Canada’s First Quantum Minerals (TSX: FM) said on Thursday it had halted ore processing operations at its giant Cobre Panama copper mine, in the latest escalation of a dispute with the country’s government over tax and royalty payments.
Negotiations between the Toronto-based miner and Panama’s government over a new contract for the mine turned ugly in December, when the President announced a plan to halt the operation.
The move, unusual among Latin American countries, came after the First Quantum missed a deadline to ink the new contract because it didn’t agree with the some of its terms.
Talks have continued since and, at times, they seemed to progress. Earlier this month, Panama’s maritime authority ordered First Quantum to suspend loading operations at a major port, effectively blocking all exports from mine.
The company was then asked to produce a third-party assessment confirming its scales have been properly balanced.
The miner, which said it submitted the proof on February 3, warned it would have to shut down the massive operation by mid-February because of limited storage capacity.
First Quantum has now begun a partial demobilization of its workforce of over 8,000 employees and contractors, it said on Thursday. It noted it expects the impact to increase significantly in the coming weeks if concentrate shipments do not resume.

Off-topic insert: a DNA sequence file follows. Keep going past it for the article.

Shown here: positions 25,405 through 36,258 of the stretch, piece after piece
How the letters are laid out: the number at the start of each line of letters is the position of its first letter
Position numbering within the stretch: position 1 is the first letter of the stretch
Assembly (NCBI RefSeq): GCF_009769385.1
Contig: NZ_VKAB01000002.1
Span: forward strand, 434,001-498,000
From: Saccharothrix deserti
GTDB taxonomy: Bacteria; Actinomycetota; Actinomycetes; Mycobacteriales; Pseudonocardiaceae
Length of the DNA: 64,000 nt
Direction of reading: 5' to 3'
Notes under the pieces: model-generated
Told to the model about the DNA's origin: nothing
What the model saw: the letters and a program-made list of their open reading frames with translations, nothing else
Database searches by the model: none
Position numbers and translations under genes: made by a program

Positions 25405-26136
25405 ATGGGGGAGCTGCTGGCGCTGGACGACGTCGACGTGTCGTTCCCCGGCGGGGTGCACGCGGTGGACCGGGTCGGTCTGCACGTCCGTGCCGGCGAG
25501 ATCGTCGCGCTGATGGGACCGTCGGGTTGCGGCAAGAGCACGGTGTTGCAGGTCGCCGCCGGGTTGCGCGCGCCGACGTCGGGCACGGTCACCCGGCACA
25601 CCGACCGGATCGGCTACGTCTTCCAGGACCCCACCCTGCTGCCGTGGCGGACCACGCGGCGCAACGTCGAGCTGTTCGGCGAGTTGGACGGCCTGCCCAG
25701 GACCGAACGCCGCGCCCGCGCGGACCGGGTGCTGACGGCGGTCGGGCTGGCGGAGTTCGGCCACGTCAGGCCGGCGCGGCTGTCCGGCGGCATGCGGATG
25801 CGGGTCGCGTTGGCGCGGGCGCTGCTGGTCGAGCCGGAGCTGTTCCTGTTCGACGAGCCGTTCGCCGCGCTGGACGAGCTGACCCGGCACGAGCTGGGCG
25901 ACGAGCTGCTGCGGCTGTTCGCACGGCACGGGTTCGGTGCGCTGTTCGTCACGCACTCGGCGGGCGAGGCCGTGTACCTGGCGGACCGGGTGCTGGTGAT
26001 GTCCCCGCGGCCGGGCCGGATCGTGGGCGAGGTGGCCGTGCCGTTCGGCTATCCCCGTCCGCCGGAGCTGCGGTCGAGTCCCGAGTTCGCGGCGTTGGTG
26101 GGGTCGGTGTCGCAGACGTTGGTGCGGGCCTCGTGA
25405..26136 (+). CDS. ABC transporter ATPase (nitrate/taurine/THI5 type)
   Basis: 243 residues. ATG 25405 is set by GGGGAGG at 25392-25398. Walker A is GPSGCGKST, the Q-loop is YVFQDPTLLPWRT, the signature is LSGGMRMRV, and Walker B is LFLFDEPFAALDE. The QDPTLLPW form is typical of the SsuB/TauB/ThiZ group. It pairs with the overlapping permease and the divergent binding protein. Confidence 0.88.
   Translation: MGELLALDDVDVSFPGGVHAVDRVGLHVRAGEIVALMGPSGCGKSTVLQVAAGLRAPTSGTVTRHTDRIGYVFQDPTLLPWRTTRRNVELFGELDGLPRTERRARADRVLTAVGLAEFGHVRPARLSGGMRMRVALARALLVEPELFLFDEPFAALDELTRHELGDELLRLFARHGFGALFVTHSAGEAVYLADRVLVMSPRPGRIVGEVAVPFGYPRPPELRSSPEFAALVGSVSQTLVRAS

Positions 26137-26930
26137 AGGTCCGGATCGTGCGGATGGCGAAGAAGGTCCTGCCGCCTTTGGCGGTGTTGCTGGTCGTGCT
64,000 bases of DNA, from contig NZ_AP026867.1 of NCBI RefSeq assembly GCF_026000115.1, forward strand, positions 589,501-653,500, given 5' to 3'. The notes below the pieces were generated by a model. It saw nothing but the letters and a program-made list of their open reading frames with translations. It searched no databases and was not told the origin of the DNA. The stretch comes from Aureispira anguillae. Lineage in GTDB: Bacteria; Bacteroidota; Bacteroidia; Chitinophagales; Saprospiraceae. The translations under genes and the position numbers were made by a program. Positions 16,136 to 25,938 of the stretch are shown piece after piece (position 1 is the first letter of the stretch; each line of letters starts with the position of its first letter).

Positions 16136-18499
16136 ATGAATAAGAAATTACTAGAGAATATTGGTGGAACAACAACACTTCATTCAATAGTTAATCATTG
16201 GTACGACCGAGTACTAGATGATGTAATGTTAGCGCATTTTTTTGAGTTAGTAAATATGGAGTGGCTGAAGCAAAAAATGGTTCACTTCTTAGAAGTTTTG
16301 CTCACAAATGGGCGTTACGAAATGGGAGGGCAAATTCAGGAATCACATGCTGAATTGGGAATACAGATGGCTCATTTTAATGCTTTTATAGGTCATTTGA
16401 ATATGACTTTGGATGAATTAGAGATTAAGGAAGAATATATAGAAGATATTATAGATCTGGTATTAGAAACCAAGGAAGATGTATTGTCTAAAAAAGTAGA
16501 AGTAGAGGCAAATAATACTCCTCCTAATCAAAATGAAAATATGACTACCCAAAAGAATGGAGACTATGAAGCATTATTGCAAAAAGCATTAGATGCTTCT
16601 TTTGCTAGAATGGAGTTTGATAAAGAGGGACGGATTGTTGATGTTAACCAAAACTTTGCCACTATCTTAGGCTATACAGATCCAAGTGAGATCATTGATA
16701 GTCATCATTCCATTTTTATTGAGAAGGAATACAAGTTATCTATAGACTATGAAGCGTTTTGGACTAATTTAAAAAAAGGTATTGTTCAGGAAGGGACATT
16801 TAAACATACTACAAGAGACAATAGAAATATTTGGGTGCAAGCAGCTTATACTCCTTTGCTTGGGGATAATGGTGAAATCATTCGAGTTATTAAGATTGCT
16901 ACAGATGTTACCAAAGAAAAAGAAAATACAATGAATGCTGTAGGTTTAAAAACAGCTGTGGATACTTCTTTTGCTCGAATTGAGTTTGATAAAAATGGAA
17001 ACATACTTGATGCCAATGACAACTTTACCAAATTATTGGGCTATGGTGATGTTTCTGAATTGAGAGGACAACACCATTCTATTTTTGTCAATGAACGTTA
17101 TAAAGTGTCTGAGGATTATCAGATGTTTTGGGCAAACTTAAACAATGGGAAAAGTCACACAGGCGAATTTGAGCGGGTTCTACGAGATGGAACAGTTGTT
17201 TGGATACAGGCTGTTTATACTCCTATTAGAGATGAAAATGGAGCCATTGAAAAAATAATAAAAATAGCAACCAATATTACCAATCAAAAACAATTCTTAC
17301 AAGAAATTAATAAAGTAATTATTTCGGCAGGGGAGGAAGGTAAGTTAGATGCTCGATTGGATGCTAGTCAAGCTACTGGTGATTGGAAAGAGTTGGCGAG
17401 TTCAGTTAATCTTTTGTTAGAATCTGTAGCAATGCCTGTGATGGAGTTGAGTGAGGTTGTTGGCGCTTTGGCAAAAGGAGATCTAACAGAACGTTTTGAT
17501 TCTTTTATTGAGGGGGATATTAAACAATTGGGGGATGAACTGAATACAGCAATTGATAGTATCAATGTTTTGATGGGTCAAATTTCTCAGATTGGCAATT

In addition to workforce reductions, the mine has ceased purchasing supplies and services that are equivalent to $20 million in weekly revenues to more than 2,000 Panamanian companies.
Top copper mine
First Quantum is one of the world’s top copper miners and Canada’s largest producer of the metal. It churned out 816,000 tonnes of copper in 2021, its highest ever, thanks mainly to record output at Cobre Panama.
The Cobre Panama mine complex, located about 120 km west of Panama City and 20 km from the Atlantic coast, contributes 3.5% of the Central American country’s gross domestic product, according to government figures.
The asset is estimated to hold 3.1 billion tonnes in proven and probable reserves and at full capacity can produce more than 300,000 tonnes of copper per year, or about 1.5% of global production of the metal.
Source: MINING.COM – Read More